Unfortunately the jobs that everyone is looking for aren’t there... They’ll need to be made.
Freelancers are also often unable to access other professional benefits in employment like super-fast broadband or studio facilities. They are usually working long and anti-social hours and probably balancing two or three jobs at the same time.
It is true that a lot of people in the creative industries like this way of working and make a decent living from it. But it can all grind to a halt when there’s illness, or when someone needs to juggle having a family with a career. The pay can be quite low which is why
the Government isn’t seeing the tax revenue from the fall in unemployment.
The voices of creative education
The changes in the workplace are radical. We are demanding more and more of the young people coming into the job market without offering them good salaries and job security in return.
No one is lobbying for an education system that's genuinely equipped to produce the next generation.
But perhaps an even greater threat to the future of the UK creative economy is the fact that, in this scenario, no one is lobbying for an education system that is genuinely equipped to produce the next generation of creative people.
The voices heard in Government circles are those of the traditional industries like manufacturing, or those with very urgent needs like the nuclear or onshore oil and gas sectors. Nothing wrong with that, but it leaves the creative industries out in the cold again.
Yes, we do pretty well without too much intervention, but every overseas group I talk to is busy taking on the lessons of the UK’s creative industries with a view to ‘growing their own’.
We can't be complacent
The creative industries are resilient. Our job numbers don’t dip in recessions and good news from recent research from the USA and Nesta suggests that creative occupations are at ‘low or no’ risk of automation, which is not true of a large number of white-collar jobs. There are creative jobs in traditional companies too: the ‘creative economy’ (creative industries jobs plus creative jobs in the wider economy) currently tops 2.6 million.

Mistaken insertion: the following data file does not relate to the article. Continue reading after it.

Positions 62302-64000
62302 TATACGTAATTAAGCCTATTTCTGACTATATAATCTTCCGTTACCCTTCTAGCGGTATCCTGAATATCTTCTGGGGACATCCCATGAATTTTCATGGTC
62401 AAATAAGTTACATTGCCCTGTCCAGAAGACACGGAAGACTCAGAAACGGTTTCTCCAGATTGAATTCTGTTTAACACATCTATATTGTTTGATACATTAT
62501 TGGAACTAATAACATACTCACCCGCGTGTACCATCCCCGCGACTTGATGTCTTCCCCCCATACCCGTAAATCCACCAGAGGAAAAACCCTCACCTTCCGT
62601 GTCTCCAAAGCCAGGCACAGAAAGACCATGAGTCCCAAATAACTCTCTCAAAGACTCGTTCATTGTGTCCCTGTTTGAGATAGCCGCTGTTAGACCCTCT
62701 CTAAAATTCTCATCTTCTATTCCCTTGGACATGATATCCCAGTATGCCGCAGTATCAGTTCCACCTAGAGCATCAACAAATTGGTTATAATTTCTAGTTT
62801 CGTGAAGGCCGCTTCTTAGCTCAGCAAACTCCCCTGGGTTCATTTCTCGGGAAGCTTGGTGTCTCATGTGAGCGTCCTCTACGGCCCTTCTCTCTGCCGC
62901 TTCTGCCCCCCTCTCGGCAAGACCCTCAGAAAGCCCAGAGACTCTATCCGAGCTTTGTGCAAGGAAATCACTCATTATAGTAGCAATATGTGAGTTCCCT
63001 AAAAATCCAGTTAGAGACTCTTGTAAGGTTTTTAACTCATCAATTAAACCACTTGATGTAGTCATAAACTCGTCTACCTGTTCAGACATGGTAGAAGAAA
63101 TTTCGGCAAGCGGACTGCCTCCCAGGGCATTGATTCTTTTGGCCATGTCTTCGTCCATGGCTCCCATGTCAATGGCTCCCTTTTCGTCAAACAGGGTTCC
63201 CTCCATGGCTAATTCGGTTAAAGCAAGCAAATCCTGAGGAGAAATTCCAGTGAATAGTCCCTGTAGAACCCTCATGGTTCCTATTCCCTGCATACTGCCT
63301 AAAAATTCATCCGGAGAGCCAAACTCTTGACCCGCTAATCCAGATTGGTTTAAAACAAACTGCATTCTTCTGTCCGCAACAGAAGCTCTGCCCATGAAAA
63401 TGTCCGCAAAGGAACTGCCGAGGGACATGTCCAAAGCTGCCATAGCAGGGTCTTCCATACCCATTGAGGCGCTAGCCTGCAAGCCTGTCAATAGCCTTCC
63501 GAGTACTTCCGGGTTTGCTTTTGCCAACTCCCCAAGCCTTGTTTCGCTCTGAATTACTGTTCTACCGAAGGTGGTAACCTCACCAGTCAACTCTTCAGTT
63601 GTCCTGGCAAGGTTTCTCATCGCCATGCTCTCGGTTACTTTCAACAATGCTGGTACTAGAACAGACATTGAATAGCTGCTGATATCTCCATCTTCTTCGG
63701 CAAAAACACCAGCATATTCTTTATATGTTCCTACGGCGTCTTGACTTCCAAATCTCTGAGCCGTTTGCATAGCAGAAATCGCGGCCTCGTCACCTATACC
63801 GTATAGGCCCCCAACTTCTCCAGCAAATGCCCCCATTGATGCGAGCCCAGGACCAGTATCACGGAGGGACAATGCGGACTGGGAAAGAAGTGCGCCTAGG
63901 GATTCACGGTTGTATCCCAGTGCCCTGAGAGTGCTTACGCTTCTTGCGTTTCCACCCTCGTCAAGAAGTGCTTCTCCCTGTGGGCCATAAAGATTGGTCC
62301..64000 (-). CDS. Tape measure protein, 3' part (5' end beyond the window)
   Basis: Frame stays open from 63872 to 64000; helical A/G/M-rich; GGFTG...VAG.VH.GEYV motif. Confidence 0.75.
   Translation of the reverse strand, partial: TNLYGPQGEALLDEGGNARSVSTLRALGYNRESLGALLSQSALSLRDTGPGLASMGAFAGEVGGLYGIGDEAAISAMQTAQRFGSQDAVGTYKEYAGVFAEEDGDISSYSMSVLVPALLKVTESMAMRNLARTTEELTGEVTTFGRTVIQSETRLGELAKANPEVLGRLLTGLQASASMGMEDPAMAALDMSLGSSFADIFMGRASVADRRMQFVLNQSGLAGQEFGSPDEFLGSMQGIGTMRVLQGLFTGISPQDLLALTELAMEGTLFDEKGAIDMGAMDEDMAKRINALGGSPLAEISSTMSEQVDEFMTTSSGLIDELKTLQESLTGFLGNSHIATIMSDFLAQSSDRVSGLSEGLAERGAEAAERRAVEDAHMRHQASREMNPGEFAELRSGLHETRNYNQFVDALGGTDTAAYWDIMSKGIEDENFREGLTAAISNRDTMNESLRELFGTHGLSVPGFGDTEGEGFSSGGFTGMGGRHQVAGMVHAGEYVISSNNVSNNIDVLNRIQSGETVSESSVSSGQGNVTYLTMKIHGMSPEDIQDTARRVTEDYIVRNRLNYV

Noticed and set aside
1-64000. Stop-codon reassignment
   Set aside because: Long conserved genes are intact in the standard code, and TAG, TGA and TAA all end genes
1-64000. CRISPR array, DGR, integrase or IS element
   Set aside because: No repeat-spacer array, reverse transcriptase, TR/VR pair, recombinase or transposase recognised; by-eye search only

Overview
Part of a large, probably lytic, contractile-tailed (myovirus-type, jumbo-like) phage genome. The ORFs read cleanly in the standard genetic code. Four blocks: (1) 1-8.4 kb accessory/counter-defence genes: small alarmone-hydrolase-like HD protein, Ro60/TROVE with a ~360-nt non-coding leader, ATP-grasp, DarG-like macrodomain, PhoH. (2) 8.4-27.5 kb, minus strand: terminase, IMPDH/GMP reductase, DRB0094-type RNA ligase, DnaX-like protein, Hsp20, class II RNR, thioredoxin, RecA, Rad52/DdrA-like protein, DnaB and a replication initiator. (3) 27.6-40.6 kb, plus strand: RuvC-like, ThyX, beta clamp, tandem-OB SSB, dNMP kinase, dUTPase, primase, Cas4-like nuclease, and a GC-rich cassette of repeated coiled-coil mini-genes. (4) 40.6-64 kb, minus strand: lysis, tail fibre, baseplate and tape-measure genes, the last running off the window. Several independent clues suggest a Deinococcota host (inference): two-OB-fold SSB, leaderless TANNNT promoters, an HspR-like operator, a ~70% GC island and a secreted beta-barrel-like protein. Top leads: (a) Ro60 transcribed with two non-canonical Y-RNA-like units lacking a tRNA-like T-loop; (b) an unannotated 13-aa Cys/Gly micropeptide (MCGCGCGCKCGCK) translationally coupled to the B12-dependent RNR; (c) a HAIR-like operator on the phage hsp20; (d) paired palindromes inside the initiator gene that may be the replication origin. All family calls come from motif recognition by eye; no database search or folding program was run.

But we can’t be complacent. This is why we launched our Building a creative nation campaign. We want to help employers to make the entry-level jobs and ensure they’re visible. We’ve created over 4,000 apprentices in the last five years and around 2,000 paid internships. We provide careers advice online so that young people can see what the jobs are and how they can find them.
But we can’t leave schools and education to chance. We need all young people to follow a broad and balanced curriculum that includes the arts and creative subjects regardless of which sector they’ll end up working in – doctors with inter-personal skills as well as designers who understand technology.
For more about the future skills needs of the creative industries, read our research report Building a Creative Nation: The Next Decade.